Broken glasses, chairs and bones: Five ways to avoid a disastrous Christmas party

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Corporate Dojo founder Karen Gately. Source: supplied.

January should be a great time of year to regroup, recharge and look ahead. Assuming, that is, you’ve managed to ‘down tools’ for a while over the Christmas period. But thanks to the myriad of issues, ranging from the comical to the tragic, that arise from the staff Christmas party for many business owners, its anything but an energising time.

Getting your team and business through the festive season ‘unscathed’ takes a deliberate approach. Start by ensuring your team are well aware of what can go wrong and the role they are expected to play to avoid potential issues. Here are some of the most important risks any business owner needs to manage.

  1. Loss of life. Let’s deal with the most extreme end of the risk spectrum first. Accidents happen. It’s a sad reality that people have lost their lives at and travelling home from work events. It’s important to appreciate what may seem like harmless fun can have devastating consequences. Dancing on the bar, for example, can quickly turn ugly when someone slips and hits their head.
  2. Unlawful and immoral conduct. Sexual harassment and assault, bullying, theft and willful property damage are just some of the poor behaviours some people bring to work events. 
  3. Damaged property and physical injury. Furniture, computer equipment, glass, walls and bones are the things that most often get broken at Christmas parties that get out of hand.
  4. Ruined reputations and careers. Oversharing of personal information, aggressive attitudes, passionate public displays of affection and random decisions to get naked. The list of ways in which people behave that undermine their credibility is long and varied.
  5. Damaged relationships. The festive spirit, typically mixed with alcohol, can at times make people say things they otherwise wouldn’t.  Lost trust and respect are all too common consequences of poor judgement at a Christmas party.

Here are some important steps you can take to avoid these disasters from happening.

  1. Educate. Ensure your team understand the risks. Help them to appreciate the impact the festive spirit can have on our judgment and choices when it comes to drinking and taking risks. Give guidance as to how they can keep not only themselves safe, but also one another.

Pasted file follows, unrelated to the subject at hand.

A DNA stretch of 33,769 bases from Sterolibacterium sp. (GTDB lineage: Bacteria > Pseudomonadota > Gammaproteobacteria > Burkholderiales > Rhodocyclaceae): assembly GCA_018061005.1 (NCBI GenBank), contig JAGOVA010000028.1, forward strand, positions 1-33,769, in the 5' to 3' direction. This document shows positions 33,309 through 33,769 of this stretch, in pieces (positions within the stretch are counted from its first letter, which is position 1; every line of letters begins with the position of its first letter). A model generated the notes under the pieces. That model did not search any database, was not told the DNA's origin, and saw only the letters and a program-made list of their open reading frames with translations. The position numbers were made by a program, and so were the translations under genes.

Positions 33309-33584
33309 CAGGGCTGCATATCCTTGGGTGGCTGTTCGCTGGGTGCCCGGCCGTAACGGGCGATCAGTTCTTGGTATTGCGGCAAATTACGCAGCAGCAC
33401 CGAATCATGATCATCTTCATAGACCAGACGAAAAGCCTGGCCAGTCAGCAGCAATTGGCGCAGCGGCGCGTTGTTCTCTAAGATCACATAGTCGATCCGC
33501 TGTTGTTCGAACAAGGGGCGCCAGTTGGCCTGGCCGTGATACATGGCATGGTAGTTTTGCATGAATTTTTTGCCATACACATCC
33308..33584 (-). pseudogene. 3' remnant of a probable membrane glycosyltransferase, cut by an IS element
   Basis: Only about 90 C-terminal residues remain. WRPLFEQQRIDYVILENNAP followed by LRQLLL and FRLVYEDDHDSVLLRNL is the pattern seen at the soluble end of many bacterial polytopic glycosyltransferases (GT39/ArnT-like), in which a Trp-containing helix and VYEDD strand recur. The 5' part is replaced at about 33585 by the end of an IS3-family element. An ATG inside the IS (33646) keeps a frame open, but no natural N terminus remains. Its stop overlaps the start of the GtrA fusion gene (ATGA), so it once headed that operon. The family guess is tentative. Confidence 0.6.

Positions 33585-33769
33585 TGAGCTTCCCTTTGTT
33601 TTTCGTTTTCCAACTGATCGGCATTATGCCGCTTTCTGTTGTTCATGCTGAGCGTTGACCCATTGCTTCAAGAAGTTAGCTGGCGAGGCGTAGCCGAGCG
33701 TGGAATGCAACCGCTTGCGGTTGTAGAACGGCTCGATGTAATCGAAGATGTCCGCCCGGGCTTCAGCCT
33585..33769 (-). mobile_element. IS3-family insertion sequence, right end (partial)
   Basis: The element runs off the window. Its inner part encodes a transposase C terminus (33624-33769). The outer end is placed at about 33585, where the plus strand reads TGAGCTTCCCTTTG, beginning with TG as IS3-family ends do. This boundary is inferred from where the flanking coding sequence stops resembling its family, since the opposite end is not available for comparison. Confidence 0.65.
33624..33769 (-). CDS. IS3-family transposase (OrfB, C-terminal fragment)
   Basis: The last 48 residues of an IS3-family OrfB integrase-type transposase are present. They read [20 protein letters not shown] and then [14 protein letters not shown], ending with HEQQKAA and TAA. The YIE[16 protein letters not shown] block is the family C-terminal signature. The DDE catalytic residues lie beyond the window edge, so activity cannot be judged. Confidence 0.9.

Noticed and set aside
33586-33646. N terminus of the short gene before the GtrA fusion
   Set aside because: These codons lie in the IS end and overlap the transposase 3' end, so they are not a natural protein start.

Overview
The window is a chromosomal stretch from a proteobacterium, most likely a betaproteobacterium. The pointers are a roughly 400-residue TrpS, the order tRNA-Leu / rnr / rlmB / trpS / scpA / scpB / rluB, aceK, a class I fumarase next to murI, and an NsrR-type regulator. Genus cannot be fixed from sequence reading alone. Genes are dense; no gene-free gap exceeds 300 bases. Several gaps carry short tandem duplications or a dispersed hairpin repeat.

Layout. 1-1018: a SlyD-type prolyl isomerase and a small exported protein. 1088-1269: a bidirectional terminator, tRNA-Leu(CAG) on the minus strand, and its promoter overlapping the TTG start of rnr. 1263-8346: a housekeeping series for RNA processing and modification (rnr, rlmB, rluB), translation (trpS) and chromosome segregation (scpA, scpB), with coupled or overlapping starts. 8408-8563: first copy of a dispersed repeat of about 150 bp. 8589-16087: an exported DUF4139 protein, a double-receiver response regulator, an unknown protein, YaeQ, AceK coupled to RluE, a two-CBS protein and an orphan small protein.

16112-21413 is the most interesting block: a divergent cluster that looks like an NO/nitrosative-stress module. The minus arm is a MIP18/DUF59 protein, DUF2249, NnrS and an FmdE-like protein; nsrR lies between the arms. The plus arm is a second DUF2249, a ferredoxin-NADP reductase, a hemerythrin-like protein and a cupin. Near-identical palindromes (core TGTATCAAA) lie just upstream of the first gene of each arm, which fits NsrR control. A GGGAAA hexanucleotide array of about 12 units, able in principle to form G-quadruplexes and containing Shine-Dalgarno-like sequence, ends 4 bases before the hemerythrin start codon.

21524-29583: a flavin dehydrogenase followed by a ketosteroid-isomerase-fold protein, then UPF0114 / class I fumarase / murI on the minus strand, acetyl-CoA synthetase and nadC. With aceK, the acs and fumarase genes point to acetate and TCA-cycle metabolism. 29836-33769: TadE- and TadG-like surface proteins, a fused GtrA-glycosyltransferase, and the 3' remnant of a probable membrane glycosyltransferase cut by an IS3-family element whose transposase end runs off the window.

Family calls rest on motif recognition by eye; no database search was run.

2. Set expectations. Be clear about how everyone is expected to behave. Remind people that while the event is after hours or off-site, it remains an extension of the workplace, so the same rules of professional conduct apply. Encourage people to relax and enjoy themselves, but ensure also they behave in ways that demonstrate respect for both themselves and other people.
  3. Serve alcohol responsibly. It’s important to understand employers may not be in a position to insist on standards of conduct if they have served unlimited free alcohol. In a landmark ruling, the Fair Work Commission found a team member who sexually harassed colleagues and told his employer to “fu*k off” at a Christmas party had been unfairly sacked. Stop serving alcohol to people who have already had enough and take steps to ensure inebriated team members get home safely.
  4. Put people in charge. Make it clear to every leader they are ‘on duty’ and expected to lead by example. Ask that they look out for the team and intervene when problematic behaviours arise. Appoint an event manager whose job it is to monitor how people are interacting and to act when trouble is brewing.   
  5. Call an official end to the function, at which point people are expected to leave the venue. This is an important step in limiting your liability for what happens when the party is over, as some people may choose to ‘kick on’ in their own time, at their own cost.

NOW READ: Christmas party? There’s a tax for that

NOW READ: “Married to the business, not my wife”: Why SMEs are struggling as Christmas closes in

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